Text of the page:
How is Brexit Affecting South Africa after an Election and a Resignation?

Monday the stage was set for the two main parties in Britain to start their battle over a no-deal Brexit in the hopes that they will be able to win back those voters that left them for the new movement led by Nigel Farage and other smaller parties in the European elections. 

So what does this new turn of events hold for South Africa? In regards to creating a new trade regime that will allow South Africa a soft landing from Brexit, Britain is holding the ball right now according to the Department of Trade and Industry. 

In both countries it has been an eventful month. In South Africa the fifth government administration was dissolved in order to make way for general elections and in the UK, Theresa May announced her resignation a week ago. 

Spokesman for trade and industry, Sidwell Medupe said that trade relations between SA and the UK has gone unchanged. They are still in discussions with their British counterpart, that is led by George Hollingbery. 

However, in an attempt to improve government efficiency, President Cyril Ramaphosa announced that the Department of Trade and Industry would be merged with the Department of Economic Development. This will then mean that the remaining engagement will most likely be led by Minister Ebrahim Patel.

Medupe went on to say that South Africa is trading with the UK in accordance to the partnership agreement with the EU and that trade is governed by the economic partnership agreement. 

The UK is still part of the EU and in regards to the agreement their have been negotiations between the two countries with the aim of minimising any disruptions that may come from Brexit. 

The engagements with Hollingbery will not be affected by the resignation of May. Once the UK has left the EU they will be considered the UK and the aim is for South Africa to try and create an agreement before they leave. Medupe also said that these discussions are continuing but they are in an advanced phase.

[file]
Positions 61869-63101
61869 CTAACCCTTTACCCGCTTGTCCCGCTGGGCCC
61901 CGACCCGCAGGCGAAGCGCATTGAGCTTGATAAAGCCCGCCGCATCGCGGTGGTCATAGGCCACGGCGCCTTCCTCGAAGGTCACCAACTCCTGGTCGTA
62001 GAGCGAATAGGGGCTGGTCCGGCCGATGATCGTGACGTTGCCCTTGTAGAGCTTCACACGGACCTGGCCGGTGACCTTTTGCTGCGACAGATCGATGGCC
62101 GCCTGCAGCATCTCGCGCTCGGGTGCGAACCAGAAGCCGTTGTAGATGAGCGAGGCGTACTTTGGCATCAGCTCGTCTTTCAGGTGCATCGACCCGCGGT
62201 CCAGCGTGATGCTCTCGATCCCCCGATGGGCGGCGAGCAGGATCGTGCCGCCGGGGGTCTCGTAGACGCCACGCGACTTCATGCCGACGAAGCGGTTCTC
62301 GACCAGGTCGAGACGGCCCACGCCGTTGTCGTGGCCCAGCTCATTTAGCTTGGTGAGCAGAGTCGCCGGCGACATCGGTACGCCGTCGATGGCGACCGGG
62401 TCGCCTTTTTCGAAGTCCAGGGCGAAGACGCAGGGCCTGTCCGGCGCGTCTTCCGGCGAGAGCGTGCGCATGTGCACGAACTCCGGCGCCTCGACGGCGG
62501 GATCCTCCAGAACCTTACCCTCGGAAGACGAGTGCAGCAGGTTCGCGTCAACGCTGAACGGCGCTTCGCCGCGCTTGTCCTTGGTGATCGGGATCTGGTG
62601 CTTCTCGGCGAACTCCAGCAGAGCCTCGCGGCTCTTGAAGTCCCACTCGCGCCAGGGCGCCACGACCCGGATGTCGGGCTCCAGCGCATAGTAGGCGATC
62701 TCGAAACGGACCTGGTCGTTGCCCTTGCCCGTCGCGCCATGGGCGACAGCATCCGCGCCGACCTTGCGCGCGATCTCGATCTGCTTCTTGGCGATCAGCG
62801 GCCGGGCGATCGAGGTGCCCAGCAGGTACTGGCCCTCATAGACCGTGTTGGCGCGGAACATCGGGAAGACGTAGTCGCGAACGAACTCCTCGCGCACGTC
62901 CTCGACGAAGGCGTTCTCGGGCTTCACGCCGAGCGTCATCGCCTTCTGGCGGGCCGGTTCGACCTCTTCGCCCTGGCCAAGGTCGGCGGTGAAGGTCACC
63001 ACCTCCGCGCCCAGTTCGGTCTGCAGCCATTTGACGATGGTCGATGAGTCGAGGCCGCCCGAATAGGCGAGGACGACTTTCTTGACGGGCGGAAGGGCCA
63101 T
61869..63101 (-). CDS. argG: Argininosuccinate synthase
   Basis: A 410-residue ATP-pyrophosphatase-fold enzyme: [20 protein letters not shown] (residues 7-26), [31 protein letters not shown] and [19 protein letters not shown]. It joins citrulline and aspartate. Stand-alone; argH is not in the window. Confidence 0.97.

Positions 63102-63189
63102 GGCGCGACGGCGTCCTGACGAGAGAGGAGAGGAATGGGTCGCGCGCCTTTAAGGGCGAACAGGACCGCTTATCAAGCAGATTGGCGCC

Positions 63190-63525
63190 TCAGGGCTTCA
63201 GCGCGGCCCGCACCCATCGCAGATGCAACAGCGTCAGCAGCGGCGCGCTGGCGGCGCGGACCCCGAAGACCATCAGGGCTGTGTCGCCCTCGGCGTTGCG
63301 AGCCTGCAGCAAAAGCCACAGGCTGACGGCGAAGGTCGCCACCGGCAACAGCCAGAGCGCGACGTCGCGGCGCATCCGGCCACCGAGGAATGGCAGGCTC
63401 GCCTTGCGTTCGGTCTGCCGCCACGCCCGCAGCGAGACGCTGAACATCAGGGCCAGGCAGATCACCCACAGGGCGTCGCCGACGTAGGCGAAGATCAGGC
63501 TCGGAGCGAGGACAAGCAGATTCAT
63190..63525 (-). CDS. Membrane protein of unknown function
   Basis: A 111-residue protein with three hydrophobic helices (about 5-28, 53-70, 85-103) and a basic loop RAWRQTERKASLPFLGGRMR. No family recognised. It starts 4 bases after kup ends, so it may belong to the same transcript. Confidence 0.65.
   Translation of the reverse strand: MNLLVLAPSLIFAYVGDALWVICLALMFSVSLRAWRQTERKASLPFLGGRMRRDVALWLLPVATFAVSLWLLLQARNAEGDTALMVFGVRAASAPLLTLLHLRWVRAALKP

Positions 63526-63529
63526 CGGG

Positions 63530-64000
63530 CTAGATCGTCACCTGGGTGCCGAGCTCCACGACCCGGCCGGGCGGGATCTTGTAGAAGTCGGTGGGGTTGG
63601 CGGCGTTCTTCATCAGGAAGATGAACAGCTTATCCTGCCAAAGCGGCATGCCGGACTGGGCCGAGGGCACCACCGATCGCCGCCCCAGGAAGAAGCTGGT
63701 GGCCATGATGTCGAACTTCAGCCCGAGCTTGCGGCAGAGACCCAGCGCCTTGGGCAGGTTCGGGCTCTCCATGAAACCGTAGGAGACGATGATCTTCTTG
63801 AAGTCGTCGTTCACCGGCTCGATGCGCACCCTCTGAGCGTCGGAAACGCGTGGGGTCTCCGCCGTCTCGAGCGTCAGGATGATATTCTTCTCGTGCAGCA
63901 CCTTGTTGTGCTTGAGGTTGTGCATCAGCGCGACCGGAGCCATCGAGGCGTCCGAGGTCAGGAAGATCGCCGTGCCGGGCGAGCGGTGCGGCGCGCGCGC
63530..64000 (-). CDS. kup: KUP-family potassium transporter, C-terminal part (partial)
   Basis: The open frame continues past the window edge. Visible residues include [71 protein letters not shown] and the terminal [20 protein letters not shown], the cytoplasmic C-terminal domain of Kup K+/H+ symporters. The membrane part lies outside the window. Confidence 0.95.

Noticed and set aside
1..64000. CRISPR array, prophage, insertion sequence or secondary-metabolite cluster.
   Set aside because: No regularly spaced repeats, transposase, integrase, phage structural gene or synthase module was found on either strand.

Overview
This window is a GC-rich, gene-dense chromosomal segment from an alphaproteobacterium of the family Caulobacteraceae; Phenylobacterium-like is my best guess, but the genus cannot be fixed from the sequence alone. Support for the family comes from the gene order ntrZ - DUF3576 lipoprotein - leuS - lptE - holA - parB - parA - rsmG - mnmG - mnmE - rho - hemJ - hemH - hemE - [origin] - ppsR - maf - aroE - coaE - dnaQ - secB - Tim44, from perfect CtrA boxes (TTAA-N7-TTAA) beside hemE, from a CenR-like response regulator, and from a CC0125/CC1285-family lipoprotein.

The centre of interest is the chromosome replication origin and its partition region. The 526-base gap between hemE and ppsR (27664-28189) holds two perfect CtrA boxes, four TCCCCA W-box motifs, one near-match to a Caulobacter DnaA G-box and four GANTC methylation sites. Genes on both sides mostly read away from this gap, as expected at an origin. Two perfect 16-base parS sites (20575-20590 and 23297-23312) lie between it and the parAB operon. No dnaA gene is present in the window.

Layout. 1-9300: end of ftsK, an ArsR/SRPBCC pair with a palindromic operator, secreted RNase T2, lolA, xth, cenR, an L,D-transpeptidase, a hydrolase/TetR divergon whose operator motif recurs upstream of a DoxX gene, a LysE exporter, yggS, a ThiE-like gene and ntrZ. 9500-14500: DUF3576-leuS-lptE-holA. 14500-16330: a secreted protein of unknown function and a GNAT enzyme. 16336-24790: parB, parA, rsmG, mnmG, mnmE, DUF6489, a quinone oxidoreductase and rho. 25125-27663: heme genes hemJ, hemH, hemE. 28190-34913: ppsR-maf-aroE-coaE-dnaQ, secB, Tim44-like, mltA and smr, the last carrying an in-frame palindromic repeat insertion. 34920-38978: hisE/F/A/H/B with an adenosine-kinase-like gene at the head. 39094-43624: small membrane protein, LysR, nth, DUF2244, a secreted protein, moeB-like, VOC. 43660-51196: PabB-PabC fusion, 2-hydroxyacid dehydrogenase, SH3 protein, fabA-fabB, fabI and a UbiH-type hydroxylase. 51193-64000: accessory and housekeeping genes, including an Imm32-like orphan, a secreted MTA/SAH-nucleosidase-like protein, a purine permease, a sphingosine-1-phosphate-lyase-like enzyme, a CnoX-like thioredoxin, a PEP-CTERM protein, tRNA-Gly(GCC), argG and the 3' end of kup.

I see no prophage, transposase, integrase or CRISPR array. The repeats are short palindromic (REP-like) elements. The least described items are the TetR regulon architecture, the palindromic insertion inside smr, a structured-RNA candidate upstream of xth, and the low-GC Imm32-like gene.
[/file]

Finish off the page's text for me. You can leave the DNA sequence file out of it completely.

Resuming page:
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Carbon Tax Eats into Petrol Price Cut for June

Over the past month with the South African rand and the international oil prices, petrol prices have been on the rise and now the dust has settled for June’s fuel price. This month it seems that the petrol price will remain stable according to the Automobile Association, who is actually predicting a price decrease of around 1 cent based on the month end data that was released by the Central Energy Fund. However, diesel will probably go up by about 24 cents a litre. 

This then means that 93 Unleaded inland will be about R16.47 and 95 ULP will be about R16.66 inland and R16.02 at the coast. 

However, these prices are not under normal circumstances as in fact petrol would have decreased by about 10 cents a litre and the hike on diesel would have been limited to 14 cents. The new Carbon Tax that was announced in the February Budget Speech has eaten up the decrease. This Carbon Tax is set to kick in at the beginning of June, which adds 9 cents to petrol per litre and 10 cents per litre for diesel. 

Of course the carbon tax has been highly criticised and Heinrich Volmink, executive head of The Organisation Undoing Tax Abuse said that a carbon fuel levy that doesn’t have a clear showing that it will be used specifically for climate change seems to be deceitful. 

The fuel price situation is not set in stone and will continue to unfold in the months to come as there are a number of issues that could impact oil prices further in 2019 and the AA has warned for further economic storms ahead. 

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